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Looking to find the best methods using economical (low budget) materials.

Note: "Green-friendly" is a plus.

Also, I'm interested in hearing & learning about materials & methods that promote longevity.

  1. I'm living in a 3rd floor raw factory space. 3000 square feet & drafty. Concrete floors, walls, & ceiling. The windows are single pane measuring in at 6" x 4"6' with an additional 2", sometimes 3", of old cheap plywood. The window framing is basically 10'x6'. Ideally I'd install double pane windows or frame and insulate these 10'x6' areas with 2"x4"s, insulation, & plywood. So far I've caulked & used spray foam in the window area to cover, obviously, any holes & cracks that'd allow cold air to enter. Then I hung heavy duty plastic, sometimes using silicone for additional adhesive, with a staple gun. Plus I stapled carpet padding thinking this would help due to heavy, fiber, absorbent, fabric.

  2. I'm replacing factory glass panes in the cargo elevator shaft using putty. After 24-48 hours I'm using oil paint to help seal & dry. Now I've started to caulk around the old windows & putty for additional sealing. Chances are I will oil paint these areas, however, I don't know if it will necessarily help.

I plan to use liquid nails & plastic to cover these windows in the elevator shaft however I considering foam cut outs.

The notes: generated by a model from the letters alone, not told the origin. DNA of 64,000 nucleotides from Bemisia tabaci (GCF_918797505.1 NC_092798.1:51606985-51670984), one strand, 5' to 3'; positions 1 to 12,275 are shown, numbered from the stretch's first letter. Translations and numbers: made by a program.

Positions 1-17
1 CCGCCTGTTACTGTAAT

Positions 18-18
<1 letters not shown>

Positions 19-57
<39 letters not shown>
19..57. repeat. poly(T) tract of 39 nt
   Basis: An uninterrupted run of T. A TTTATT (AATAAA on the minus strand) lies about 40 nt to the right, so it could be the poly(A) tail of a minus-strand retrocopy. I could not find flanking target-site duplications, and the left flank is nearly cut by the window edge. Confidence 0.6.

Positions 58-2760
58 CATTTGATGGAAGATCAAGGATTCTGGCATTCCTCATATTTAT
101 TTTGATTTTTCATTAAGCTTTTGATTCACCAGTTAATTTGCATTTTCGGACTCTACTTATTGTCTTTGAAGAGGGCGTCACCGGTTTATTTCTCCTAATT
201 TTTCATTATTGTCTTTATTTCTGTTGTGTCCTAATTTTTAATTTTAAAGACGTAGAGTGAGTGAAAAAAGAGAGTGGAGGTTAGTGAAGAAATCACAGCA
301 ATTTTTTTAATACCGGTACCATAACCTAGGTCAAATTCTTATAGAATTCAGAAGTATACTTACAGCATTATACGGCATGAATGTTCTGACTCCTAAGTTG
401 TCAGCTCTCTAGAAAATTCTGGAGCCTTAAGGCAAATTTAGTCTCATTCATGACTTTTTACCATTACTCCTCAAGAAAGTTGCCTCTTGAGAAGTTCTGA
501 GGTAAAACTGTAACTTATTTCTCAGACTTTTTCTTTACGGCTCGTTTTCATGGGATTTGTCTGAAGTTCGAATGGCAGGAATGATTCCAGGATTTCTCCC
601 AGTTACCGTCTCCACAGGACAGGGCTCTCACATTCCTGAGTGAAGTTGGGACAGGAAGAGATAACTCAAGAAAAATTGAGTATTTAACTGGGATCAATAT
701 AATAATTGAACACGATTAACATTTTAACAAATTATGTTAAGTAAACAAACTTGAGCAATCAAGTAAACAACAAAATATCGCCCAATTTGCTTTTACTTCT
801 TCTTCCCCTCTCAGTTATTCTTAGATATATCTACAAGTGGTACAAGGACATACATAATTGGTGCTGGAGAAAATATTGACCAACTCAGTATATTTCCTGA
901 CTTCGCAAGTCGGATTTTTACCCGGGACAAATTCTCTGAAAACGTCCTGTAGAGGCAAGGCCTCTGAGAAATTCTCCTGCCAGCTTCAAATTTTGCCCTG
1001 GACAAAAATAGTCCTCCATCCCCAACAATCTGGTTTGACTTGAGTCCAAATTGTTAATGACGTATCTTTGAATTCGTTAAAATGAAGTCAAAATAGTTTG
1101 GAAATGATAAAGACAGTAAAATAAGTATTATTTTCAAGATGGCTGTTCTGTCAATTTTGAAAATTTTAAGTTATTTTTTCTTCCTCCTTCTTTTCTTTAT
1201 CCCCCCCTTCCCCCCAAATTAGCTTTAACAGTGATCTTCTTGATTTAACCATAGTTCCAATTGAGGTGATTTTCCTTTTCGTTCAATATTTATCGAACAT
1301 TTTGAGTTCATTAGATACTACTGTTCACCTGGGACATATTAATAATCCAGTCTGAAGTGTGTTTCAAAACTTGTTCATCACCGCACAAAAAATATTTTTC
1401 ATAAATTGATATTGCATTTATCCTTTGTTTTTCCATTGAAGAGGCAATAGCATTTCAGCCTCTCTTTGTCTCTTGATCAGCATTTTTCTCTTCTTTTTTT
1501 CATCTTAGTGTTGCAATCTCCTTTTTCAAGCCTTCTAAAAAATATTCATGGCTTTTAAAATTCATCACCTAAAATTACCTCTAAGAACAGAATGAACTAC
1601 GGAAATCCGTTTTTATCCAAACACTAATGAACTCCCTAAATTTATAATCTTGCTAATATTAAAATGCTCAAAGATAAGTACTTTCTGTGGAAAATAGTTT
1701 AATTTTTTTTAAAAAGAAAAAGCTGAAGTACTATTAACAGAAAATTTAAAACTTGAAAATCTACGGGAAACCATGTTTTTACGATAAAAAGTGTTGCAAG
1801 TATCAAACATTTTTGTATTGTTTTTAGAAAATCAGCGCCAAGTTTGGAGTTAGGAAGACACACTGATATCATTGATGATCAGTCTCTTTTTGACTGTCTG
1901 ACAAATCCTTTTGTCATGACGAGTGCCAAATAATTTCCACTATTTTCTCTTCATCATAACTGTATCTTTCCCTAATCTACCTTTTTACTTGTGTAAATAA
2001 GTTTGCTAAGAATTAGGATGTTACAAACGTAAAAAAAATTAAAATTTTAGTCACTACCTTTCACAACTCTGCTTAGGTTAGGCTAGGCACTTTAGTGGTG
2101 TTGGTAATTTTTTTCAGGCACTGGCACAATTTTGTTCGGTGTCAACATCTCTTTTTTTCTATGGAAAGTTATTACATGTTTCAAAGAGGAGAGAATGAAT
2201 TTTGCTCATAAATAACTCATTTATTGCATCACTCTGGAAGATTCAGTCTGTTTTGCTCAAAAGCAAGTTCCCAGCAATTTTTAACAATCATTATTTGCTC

1. The elevator door on my floor: plastic, foam,...?

Plastic dominates my thoughts as far as a solution goes.

Other solutions would be to build partitions but $ is an issue. Plus I'm looking to avoid zoning laws from the city of Chi until further research.

I do have one wall built in the back with 2 rooms that was built before I occupied the space. I've used spray foam & caulked all cracks to avoid heat from my 2 space heaters leaving the area. Carpet & rugs are laid out in these two rooms, help with temperature regulation.

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I'm having a hard time isolating the question or questions here. perhaps you could emphasize them for us? – mac Nov 28 '12 at 20:28
I came here because I couldn't imagine how someone would use a cargo elevator to winterize a factory. There's only two things to worry about. Limit heat loss with insulation and limiting infiltration by sealing. If the floor above is unheated (or the roof), ceiling insulation is most important. – bcworkz Nov 28 '12 at 22:41

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